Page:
glacier mountains during day

21 And the LORD said to Moses, “When you go back to Egypt, see that you do before Pharaoh all the miracles that I have put in your power. But I will harden his heart, so that he will not let the people go. 22 Then you shall say to Pharaoh, ‘Thus says the LORD, Israel is my firstborn son, 23 and I say to you, “Let my son go that he may serve me.” If you refuse to let him go, behold, I will kill your firstborn son.’ ”

Exodus 4:21-23

Historically, this has been a difficult text but one that I am convinced preaches loudly. Its preaching is a bit obscure to our Western ears as it doesn’t give multiple premises and arrive at a distinct conclusion. Instead, this text gives us a starting line and then proceeds to preach through movement. It draws our attention and does so especially in the light of Hosea 11:1 and its fulfillment in the beloved Son, Jesus Christ. Quickly, I would like to draw attention to this by focusing on the starting line, the path of the race, and the finish line.

Israel Is My Firstborn Son

I’m ashamed to say that when I approached Exodus 4:22 I found myself skipping the interpretation and prematurely launching into the New Testament. “Surely, Israel isn’t the firstborn son of God,” I thought. In my mind, and within reason, Jesus Christ is the firstborn son of God. Scripture shouts that Jesus is the firstborn in a myriad of ways and yet the reality is that Jesus is nowhere called the firstborn son of God. This is a title that is exclusively given to the Israelites. We can certainly make arguments based in typology that would grant this title, “Firstborn Son of God” to the Lord Jesus Christ. I’ll lay my cards on the table: I love typology. I believe typology is the normative way that God revealed the gospel in mystery throughout the Old Testament (Romans 16:25-27). While typology has a home in the Old Testament, we do not aim to force it into the pages of Exodus. Instead, we simply knock with the hope that the Spirit of God might illuminate what He, in His infinite wisdom, placed there as Moses penned the story.

Here, then, is my basic argument. First, Israel is the firstborn son of God. This “firstborn-ness” isn’t an argument of superiority or inferiority but instead is a setting apart of the ethnic people of Israel as the stage of divine revelation. God is, through the narrative of Exodus, fulfilling His promise to Abraham, Isaac, and Jacob. He is preparing to deliver and redeem the people from slavery in Egypt, and He is simultaneously making them into the nation through which Messiah will come. God’s emphasis on the children of Israel is a signpost that demands the attention of the reader.

Second, Israel will be called out of Egypt. This text makes clear that God will deliver His people; it isn’t up for negotiation. God will call His son, Israel, out of Egypt. In doing so He is delivering His people out of the land of slavery and fulfilling His covenant promise to Abraham from Genesis 15:13-14. In this deliverance God demonstrates His covenant faithfulness to Abraham, Isaac, and Jacob and takes for himself the sons of Israel and will, over the next few chapters, make them into a nation.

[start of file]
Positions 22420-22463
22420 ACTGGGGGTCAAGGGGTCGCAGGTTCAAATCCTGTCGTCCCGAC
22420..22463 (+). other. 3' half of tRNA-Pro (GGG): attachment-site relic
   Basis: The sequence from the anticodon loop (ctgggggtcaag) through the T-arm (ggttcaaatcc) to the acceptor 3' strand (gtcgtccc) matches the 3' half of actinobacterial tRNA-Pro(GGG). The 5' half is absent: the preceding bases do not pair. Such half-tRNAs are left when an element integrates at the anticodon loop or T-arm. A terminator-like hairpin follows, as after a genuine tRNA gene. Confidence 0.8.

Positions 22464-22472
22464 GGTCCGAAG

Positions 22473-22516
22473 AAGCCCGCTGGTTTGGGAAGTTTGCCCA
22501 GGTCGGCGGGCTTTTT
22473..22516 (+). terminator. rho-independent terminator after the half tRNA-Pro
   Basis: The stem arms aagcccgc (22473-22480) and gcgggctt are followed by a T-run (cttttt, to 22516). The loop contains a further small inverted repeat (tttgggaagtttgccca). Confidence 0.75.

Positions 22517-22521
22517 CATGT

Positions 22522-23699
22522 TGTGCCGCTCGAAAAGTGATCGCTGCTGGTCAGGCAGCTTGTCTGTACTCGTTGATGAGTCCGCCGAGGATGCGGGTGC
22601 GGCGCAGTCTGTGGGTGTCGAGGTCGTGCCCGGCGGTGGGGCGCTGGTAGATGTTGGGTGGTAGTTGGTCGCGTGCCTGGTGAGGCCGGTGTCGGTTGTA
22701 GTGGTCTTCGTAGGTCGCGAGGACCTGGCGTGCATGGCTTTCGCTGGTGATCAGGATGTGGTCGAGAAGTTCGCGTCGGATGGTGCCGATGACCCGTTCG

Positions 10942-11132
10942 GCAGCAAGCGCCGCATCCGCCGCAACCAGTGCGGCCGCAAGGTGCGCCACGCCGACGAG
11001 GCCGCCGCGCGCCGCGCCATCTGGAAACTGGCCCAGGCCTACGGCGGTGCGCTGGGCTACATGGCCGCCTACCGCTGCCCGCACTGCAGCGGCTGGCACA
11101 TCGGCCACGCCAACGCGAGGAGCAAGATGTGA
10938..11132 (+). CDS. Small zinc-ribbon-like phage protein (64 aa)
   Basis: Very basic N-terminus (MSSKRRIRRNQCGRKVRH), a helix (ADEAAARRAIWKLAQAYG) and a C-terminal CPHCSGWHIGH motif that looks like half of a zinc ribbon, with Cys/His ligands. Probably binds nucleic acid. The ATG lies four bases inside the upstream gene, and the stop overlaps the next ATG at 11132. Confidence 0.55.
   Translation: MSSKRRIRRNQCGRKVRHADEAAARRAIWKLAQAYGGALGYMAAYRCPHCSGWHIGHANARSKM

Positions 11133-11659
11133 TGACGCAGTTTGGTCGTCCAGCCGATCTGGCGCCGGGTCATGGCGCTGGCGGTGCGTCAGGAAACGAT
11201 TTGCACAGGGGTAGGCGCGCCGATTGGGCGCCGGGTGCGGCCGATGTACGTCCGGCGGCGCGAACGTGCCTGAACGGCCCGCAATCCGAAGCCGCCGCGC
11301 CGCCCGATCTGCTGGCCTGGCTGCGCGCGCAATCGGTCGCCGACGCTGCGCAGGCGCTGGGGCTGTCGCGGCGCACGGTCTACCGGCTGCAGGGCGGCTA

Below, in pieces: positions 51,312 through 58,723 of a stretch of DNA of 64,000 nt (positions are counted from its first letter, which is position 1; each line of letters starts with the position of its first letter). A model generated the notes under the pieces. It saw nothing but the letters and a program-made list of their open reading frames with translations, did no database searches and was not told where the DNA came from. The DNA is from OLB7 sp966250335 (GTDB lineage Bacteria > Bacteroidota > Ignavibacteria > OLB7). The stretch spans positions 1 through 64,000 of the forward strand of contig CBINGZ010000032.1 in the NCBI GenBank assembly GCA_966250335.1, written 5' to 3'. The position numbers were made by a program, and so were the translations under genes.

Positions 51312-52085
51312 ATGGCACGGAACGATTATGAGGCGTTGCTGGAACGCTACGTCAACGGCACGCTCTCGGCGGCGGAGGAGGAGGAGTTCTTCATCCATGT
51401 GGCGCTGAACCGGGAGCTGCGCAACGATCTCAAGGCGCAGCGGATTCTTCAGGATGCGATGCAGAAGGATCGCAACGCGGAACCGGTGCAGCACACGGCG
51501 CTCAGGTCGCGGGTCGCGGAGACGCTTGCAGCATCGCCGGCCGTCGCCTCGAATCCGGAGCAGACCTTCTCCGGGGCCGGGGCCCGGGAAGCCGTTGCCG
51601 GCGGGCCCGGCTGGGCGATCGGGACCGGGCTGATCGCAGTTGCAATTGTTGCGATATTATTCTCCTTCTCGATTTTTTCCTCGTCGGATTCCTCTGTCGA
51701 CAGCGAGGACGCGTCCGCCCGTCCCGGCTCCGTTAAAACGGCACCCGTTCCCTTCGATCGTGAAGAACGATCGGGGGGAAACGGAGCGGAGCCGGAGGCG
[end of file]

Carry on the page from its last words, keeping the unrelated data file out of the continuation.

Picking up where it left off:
Third, Israel will be called through the water of the Red Sea (Exodus 14:21-22). It is in this crossing of the Red Sea that the Lord demonstrates the magnitude of the salvation He has provided. There is no question that apart from God’s strong and mighty hand Israel would have perished at the hands of the Egyptians. God confirms His promises through the waters. Paul even goes so far as to speak of this moment as being baptized into Moses (1 Corinthians 10:2).

Fourth, Israel is led into the wilderness and arrives at the mountain of God. The wilderness is a place of testing, and in the case of the Israelites, a place for failing. Before the people of Israel have even arrived at Sinai they grumble and complain against God and His prophet. Those who have just tasted and seen the salvation of God will not trust him with their food and water. Israel failed multiple times in their three-month venture between Egypt and Sinai. They have been tested, and they have been found wanting, and the mountain they have come to is about to make that plain.

As the Israelites approach the mountain of God they are met with fear and trembling. They have come to a mountain that cannot be touched nor trodden upon. This mountain is described in Exodus 19:16, “there were thunderings and lightnings and a thick cloud on the mountain and a very loud trumpet blast, so that all the people in the camp trembled.” To touch this mountain is to touch the holy, and to touch the holy is to die.

In summary, the movement of the firstborn son of God, Israel is as follows. First, he is called out of Egypt. Second, He is called through waters. Third, He is brought into the wilderness and is tested. Fourth, He arrives at the mountain. Why does this matter? Because Matthew, under the inspiration of the Holy Spirit, saw fit to introduce his gospel with the exact same movement.

This Is My Son, With Whom I Am Well Pleased

For the sake of brevity, I will not spend any time noting the obvious commonalities that are present between the Lord Jesus and Moses recorded in Matthew 1-2 and will jump to our priority of tracing the Messiah’s movements as the beloved Son of God.

“When Israel was a child, I loved him,
and out of Egypt I called my son.”

Hosea 11:1

“Now when they had departed, behold, an angel of the Lord appeared to Joseph in a dream and said, “Rise, take the child and his mother, and flee to Egypt, and remain there until I tell you, for Herod is about to search for the child, to destroy him.” 14 And he rose and took the child and his mother by night and departed to Egypt 15 and remained there until the death of Herod. This was to fulfill what the Lord had spoken by the prophet, “Out of Egypt I called my son.”